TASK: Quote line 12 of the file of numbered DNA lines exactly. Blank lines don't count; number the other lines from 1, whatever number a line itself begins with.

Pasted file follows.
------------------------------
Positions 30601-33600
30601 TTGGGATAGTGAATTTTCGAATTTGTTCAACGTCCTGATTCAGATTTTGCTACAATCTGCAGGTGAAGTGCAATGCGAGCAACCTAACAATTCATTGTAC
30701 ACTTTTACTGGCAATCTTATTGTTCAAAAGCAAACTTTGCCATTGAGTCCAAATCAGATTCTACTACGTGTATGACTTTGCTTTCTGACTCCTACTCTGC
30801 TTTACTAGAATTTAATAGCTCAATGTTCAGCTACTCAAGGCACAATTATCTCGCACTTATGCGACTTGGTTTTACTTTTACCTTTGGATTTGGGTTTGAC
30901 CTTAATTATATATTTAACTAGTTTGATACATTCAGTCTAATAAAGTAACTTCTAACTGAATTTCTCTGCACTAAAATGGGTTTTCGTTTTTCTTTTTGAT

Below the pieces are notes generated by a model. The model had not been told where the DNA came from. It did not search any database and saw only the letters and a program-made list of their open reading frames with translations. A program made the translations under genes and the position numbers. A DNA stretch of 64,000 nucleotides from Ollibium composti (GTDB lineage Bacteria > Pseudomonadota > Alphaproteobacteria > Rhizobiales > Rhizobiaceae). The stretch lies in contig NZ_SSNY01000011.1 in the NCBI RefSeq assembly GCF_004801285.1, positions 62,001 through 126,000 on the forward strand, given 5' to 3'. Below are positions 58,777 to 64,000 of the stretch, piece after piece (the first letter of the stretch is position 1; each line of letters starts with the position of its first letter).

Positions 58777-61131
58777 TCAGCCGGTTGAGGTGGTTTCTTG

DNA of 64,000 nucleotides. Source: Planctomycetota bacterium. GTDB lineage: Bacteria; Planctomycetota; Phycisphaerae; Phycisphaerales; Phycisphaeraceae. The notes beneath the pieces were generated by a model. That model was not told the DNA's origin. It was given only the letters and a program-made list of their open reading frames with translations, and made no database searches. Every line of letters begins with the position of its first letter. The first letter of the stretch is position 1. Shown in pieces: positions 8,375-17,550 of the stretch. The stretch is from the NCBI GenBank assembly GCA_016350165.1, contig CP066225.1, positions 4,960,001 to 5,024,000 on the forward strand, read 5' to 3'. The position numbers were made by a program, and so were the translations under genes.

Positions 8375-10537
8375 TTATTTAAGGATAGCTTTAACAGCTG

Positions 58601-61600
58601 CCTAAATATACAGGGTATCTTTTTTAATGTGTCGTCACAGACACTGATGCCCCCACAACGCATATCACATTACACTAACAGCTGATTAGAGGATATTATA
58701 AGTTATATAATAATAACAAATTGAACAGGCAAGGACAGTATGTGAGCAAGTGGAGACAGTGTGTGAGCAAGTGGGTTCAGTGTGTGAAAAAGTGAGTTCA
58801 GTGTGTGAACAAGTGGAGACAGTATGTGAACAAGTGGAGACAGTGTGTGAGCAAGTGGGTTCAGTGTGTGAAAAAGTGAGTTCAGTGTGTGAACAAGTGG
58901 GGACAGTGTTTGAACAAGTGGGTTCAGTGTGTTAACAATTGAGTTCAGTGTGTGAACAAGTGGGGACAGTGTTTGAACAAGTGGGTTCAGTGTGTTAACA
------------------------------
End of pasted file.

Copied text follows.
Positions 58601-61600